Contractors can declare a dividend before they have been paid for work completed, or even before they have invoiced the client for the work. This can be particularly important when seeking to declare dividends for tax reasons but if there is no cash to pay them.
“The profit for the company is being generated as the work is completed,” explains James Abbott, founder and head of tax at contractor accountant Abbott Moore.
“So as long as the contractor is satisfied that it is true profit that is genuinely ‘invoicable’, then they are entitled to take work completed but un-invoiced and unpaid into account when determining whether there is sufficient profit to take a dividend.”
However, Abbott warns that there are pitfalls, and that contractors should talk through their options with their accountant before taking such a course of action.
Reasons for declaring a dividend when there is no cash to pay it
Abbott’s experience is that contractors maintain business records based on money coming in and money going out, and often think that if they don’t have the cash in the business bank account, then they can’t pay a dividend
“This is actually a good mantra to adopt, but there may be circumstances when dividend timing is crucial,” he says. “A typical example is when a contractor is having a slow year, and they are trying to use as much of their basic rate band as possible, but are finding it difficult because, in cash terms, the profit is not there.”
So as long as the contractor is satisfied that it is true profit that is genuinely 'invoicable', then they are entitled to take work completed but un-invoiced and unpaid into account when determining whether there is sufficient profit to take a dividend
James Abbott, Abbott Moore
That’s when it might be a good idea to complete a more accurate calculation of their financial position to determine whether any dividends are available.
If I don’t have the cash, how can I pay a dividend?
As long as the contractor is up-to-date with their bookkeeping, including expenses, money owed to suppliers and the taxman, then they should never be in a position when they are declaring a profit that does not exist.
The ability to declare a dividend based on completed work hinges on the point when the contractor and their accountant are satisfied that there is a profit to draw on. So, for example, when they prepare the figures for the year-end accounts, contractors typically account for money coming in and going out.
“What their contractor accountant then does at year end is bring in the work completed and invoiced but unpaid, and any work completed before year end but not invoiced,” continues Abbott. “If there is a profit showing then a dividend can be declared.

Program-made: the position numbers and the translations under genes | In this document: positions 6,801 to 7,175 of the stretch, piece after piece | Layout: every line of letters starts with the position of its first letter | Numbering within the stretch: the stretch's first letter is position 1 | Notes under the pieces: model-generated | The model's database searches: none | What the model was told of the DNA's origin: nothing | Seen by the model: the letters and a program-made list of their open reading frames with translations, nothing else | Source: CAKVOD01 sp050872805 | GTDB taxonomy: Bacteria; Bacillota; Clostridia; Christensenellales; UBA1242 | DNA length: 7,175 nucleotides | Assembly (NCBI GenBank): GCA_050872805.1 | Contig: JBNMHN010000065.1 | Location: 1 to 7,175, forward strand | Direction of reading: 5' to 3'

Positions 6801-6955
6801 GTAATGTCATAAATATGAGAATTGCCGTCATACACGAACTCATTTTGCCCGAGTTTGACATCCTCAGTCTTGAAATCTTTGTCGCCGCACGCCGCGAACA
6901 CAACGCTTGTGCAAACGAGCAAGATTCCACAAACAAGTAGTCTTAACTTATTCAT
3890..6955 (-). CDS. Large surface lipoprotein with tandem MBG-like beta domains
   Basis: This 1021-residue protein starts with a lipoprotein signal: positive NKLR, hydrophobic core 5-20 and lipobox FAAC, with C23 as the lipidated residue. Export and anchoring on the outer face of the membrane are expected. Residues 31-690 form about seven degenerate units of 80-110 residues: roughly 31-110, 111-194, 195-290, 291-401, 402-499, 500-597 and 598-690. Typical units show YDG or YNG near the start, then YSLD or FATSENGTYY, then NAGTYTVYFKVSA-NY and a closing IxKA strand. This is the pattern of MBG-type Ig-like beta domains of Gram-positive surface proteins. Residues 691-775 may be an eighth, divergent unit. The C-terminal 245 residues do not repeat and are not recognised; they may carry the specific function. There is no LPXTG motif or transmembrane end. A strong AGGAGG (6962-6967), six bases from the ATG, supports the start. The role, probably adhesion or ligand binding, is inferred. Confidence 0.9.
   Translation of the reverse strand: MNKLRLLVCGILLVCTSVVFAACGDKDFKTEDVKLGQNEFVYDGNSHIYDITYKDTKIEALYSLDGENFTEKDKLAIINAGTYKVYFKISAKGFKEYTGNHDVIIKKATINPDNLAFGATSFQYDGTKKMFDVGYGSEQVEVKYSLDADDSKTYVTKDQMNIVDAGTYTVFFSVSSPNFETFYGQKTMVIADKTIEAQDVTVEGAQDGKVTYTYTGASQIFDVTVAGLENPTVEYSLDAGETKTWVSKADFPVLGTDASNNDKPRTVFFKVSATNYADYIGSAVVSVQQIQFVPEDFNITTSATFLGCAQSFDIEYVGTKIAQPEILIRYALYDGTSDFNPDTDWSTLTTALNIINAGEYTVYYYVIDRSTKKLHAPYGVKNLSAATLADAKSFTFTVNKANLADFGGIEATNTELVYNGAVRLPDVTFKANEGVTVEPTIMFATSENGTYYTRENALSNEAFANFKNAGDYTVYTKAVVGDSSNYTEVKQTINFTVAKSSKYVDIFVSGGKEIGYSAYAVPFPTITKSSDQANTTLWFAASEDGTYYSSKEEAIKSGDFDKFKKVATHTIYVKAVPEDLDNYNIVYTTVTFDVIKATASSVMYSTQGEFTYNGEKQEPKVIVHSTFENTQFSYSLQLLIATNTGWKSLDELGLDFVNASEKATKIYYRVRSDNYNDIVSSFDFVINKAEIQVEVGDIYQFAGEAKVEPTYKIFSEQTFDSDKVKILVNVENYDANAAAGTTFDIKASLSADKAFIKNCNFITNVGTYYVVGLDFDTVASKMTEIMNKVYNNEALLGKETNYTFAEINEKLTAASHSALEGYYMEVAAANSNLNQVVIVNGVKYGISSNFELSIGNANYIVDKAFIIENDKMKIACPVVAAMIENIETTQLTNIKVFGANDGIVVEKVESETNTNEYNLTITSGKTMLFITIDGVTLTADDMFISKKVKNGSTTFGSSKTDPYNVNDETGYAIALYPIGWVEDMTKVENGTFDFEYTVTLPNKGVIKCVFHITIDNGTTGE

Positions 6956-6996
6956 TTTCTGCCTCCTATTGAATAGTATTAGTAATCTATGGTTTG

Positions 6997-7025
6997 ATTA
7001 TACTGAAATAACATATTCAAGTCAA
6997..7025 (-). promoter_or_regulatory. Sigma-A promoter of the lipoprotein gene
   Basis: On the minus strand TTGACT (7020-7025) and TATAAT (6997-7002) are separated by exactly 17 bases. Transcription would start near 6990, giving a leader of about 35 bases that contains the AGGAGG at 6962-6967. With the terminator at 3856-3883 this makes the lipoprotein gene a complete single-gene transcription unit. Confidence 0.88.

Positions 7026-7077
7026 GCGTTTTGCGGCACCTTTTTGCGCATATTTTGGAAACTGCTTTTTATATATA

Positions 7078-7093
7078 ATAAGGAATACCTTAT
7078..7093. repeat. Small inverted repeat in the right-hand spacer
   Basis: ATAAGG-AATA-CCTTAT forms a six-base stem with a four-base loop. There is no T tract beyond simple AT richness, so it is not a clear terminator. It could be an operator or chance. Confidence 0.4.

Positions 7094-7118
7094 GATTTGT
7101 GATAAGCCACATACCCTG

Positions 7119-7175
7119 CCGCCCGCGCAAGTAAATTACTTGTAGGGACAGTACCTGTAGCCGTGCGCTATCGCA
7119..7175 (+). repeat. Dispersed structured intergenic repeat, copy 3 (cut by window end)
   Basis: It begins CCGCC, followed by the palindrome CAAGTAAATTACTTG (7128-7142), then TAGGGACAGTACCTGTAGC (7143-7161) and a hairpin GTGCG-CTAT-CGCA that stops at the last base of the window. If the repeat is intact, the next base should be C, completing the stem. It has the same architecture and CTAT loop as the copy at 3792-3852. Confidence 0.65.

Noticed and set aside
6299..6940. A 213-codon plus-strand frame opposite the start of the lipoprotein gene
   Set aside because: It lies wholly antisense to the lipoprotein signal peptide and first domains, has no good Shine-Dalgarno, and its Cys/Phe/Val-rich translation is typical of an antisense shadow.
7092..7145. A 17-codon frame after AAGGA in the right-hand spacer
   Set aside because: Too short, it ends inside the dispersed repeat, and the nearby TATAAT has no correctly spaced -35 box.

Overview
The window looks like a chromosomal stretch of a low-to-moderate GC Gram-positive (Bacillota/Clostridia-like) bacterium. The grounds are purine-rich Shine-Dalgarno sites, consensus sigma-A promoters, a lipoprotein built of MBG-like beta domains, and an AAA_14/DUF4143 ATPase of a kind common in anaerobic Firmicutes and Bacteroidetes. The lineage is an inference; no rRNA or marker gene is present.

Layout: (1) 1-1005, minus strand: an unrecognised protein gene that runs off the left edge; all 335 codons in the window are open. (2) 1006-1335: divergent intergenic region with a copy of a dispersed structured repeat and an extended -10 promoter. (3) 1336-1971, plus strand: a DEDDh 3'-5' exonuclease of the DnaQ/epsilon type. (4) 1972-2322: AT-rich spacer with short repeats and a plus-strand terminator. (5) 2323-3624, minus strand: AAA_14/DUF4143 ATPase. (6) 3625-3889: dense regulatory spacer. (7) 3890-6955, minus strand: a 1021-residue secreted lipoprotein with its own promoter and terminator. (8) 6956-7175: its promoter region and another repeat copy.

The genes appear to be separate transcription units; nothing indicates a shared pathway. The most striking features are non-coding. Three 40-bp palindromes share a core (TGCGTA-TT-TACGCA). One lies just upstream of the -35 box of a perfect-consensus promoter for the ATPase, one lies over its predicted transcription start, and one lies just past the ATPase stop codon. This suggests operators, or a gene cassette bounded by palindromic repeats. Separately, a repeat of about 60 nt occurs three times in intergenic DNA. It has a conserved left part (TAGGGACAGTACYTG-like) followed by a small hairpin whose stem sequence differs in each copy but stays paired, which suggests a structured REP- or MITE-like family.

Director’s loan account and board minutes
“That’s all well and good of course, but there might not be a penny in the bank to pay the dividend. In this case, the payment is credited to the director’s loan account for the contractor to drawn down as they wish.”
Abbott stresses the importance of board minutes and dividend vouchers when going through this process: “This is an occasion to make sure the paperwork is signed, as often there is no other evidence that the dividend has been declared and HMRC could classify any future payment as salary, or an illegal dividend.
“I ask my clients to send me copies, or email me scans, of the signed board minutes and dividend vouchers. That ensures that there is independent verification of the timing of the transaction. Contractors should never backdate this paperwork, as that is fraud.”
Calculating the dividend with unpaid invoices and un-invoiced work
“Contractors do need to take into account the bad news as well if calculating in money owed and not paid for, which means accounting for liabilities,” notes Abbott. These include:
- Unpaid expenses to the director
- Unpaid supplier costs, including accountancy fees not invoiced and paid for the period
- Outstanding corporation tax and VAT liabilities (and potentially Pay As You Earn (PAYE) income tax and National Insurance Contributions (NICs)
“When completing these calculations for my clients, I always allow a margin of error, because there are usually items not accounted for. It is only possible to make a reasonable estimate of the profits, so knock off a bit to allow for the calculations being wrong,” he adds.
As a director, the contractor also has an obligation to ensure that the unpaid un-invoiced funds are ‘cleared’ and that there is no question as to whether they will be paid.
Abbott explains: “If, for example, the contractor has raised two invoices, neither has been paid, the client is disputing the work and the contractor has also heard the client is in financial difficulties, then they need to think very carefully before declaring a dividend on that amount.”
“Best practice is still to deal in cash and only pay dividends when all the money has been collected and the contractor knows their exact financial position. And if a contractor thinks they may require a dividend based on calculated profits, they really need to understand their situation and work out the profits and potential dividend with their accountant.”